Cryptojacking: Who’s Making Money at Your Expense?

June 20th, 2019

Meet “cryptojacking,” the latest mysterious danger your grandparents never could have imagined. Once it’s explained, it’s not so mysterious – and neither are the ways you can keep it from happening to you.

At its heart, cryptojacking is just a way for someone else to grab what’s yours and use it to make money. Let’s talk about how it works and how they do it. It starts with cryptocurrencies – and what are those? They’re electronic forms of money that aren’t run by governments. Bitcoin’s a cryptocurrency. Also Ethereum, Monero, Litecoin, and many more.

Unlike government currencies run by central banks, cryptocurrencies are decentralized. Theoretically, at least, nobody’s in charge. So how do they handle key tasks associated with running a financial system – like avoiding counterfeiting, tracking transactions, and minting new currency?

The blockchain

It starts with the “blockchain.” Every transaction is encrypted and timestamped, and added to a “block” of transactions. When a certain number of transactions have been assembled, that block is added to a chain of blocks. (So that’s why it’s called a blockchain!)

Everybody on the system sees the blockchain, and once a block is added, it can’t be changed without the agreement of most participants, and without changing all the blocks that follow. That’s supposed to protect against counterfeiting and safeguard everyone’s transactions.

All this needs to be validated. That’s done by solving cryptographic problems, which requires quite a bit of computing power. Since it’s costly, you have to reward people for doing it. So, when they’re the first to solve one of these problems, the system gives them a brand-new “coin.” That’s called “cryptomining.”

Bitcoin, the first cryptocurrency, was designed to make mining new coins more difficult as the system grew. So cryptominers began buying all kinds of expensive specialized hardware to do it. (Some use the high-powered video cards originally designed for video gaming.) But, especially for other cryptocurrencies like Monero, there’s another way to mine crypto: share the work across lots of devices.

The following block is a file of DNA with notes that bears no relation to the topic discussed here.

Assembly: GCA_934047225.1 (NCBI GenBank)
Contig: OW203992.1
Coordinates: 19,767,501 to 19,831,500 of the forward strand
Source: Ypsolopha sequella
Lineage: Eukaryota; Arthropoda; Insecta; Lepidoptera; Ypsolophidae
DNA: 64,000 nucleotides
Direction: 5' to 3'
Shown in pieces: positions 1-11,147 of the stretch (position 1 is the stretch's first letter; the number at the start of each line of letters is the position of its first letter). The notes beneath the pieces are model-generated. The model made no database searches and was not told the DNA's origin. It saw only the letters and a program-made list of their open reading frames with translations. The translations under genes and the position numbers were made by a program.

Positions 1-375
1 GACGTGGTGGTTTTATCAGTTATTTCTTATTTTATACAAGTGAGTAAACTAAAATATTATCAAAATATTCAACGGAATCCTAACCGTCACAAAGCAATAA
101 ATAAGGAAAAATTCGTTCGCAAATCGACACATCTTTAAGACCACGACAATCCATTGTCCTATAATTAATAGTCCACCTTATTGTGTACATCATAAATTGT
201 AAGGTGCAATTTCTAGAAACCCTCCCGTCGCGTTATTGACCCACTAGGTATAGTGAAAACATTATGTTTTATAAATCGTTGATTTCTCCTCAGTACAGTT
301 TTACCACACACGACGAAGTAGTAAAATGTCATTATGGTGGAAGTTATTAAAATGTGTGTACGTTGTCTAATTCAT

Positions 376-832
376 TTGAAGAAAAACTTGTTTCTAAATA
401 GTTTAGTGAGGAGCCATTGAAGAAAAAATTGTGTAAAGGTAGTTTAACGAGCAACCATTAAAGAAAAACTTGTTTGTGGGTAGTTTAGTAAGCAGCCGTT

Think like a criminal

Now, think like a criminal. Who says you have to own all those devices? You could just hijack someone else’s.

That’s cryptojacking. And criminals have come up with two ways to do it:

  1. They can install malware on your computer or mobile device, which then runs a program to help mine crypto and sends them the results. (So if your computer or smartphone is suddenly running really slow, or really hot, that might be why.)
  2. They can infect a website, which then downloads a script into your browser. Your device then starts cryptomining for them, and keeps at it as long as you remain on the infected website.

Recent developments

Cryptojacking attacks exploded in 2018, following a run-up in cryptocurrency prices making it more lucrative. Meanwhile, a company called Coinhive made a business out of helping people build networks of web browsers that would share mining tasks (legally or otherwise). Unknown to the site owners, Coinhive’s scripts briefly found their way onto hacked sites ranging from The Los Angeles Times to Showtime.

Later in the year, cryptocurrency prices plummeted, and Coinhive shut down in March 2019. Cryptojacking attacks temporarily declined, as some criminals found they weren’t making much money.

But these attacks weren’t gone forever. Recently, new attacks appeared, apparently relying on the same dangerous EternalBlue vulnerability that’s previously been used to spread ransomware. Which raises another key point about cryptojacking: if a criminal can make your device mine crypto, he can make it do other things, too. Which brings us to solutions.

The EternalBlue Windows vulnerability has been fixed by Microsoft – but only if you stay up to date with security patches, so do it. Advanced anti-malware software like Sophos Home Premium identifies cryptojacking attacks, so use it. And if you run the Mozilla Firefox browser, it’s recently added a setting to block cryptomining scripts, so turn it on. (Choose Options, Privacy and Security. Check the Cryptominers box, and click Reload All Tabs.)

See? It’s not so hard after all!

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